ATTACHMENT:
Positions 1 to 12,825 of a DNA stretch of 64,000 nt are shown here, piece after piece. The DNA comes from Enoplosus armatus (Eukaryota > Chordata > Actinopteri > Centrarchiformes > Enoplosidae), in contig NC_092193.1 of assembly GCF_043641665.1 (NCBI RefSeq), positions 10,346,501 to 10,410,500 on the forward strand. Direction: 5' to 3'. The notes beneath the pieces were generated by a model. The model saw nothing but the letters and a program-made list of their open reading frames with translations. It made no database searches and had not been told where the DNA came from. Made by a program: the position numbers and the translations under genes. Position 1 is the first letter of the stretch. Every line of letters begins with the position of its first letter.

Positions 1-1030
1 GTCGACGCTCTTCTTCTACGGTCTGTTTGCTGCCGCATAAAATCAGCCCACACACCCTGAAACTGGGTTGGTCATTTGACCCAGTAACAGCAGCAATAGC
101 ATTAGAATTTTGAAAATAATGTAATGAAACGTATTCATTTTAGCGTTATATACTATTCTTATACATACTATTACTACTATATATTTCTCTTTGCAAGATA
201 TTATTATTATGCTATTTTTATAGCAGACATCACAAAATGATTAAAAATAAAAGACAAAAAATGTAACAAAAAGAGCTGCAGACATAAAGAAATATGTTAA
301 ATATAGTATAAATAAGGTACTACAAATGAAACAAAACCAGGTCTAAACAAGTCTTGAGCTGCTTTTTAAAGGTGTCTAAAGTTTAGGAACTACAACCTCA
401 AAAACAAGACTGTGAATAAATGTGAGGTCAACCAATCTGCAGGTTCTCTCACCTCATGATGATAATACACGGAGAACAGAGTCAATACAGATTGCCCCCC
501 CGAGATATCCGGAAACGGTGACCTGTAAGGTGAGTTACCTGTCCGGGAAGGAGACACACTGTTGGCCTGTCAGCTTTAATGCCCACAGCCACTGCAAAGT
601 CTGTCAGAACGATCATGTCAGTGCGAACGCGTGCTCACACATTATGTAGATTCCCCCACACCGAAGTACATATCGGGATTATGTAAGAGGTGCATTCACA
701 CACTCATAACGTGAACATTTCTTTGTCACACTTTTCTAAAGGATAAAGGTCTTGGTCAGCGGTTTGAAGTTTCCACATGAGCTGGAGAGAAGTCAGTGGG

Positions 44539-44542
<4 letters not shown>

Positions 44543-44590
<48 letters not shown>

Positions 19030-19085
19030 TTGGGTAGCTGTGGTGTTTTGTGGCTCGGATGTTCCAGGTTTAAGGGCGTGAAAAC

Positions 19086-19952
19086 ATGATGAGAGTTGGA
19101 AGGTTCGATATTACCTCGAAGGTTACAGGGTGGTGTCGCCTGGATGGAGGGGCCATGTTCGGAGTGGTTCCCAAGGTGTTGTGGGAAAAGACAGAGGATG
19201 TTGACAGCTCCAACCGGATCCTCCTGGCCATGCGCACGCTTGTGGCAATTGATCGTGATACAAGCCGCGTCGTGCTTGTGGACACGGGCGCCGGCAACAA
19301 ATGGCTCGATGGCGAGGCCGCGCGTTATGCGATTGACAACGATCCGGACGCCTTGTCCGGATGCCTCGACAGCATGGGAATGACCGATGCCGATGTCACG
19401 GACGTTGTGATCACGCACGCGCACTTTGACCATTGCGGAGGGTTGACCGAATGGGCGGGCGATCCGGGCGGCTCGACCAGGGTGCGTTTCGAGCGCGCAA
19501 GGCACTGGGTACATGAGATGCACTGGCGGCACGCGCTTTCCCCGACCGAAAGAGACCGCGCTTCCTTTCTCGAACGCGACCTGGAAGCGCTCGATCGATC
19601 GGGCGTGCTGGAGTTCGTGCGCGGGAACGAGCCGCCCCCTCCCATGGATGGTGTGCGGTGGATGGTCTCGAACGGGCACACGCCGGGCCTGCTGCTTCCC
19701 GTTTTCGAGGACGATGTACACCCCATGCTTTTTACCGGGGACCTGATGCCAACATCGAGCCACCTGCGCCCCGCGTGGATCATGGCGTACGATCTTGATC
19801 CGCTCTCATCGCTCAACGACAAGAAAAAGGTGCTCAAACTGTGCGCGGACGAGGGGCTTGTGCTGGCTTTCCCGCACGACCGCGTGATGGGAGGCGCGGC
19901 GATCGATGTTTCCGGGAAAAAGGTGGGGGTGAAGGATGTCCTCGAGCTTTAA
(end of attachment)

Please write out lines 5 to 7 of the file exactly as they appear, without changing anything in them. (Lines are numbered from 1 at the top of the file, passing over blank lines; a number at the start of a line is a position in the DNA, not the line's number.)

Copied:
201 TTATTATTATGCTATTTTTATAGCAGACATCACAAAATGATTAAAAATAAAAGACAAAAAATGTAACAAAAAGAGCTGCAGACATAAAGAAATATGTTAA
301 ATATAGTATAAATAAGGTACTACAAATGAAACAAAACCAGGTCTAAACAAGTCTTGAGCTGCTTTTTAAAGGTGTCTAAAGTTTAGGAACTACAACCTCA
401 AAAACAAGACTGTGAATAAATGTGAGGTCAACCAATCTGCAGGTTCTCTCACCTCATGATGATAATACACGGAGAACAGAGTCAATACAGATTGCCCCCC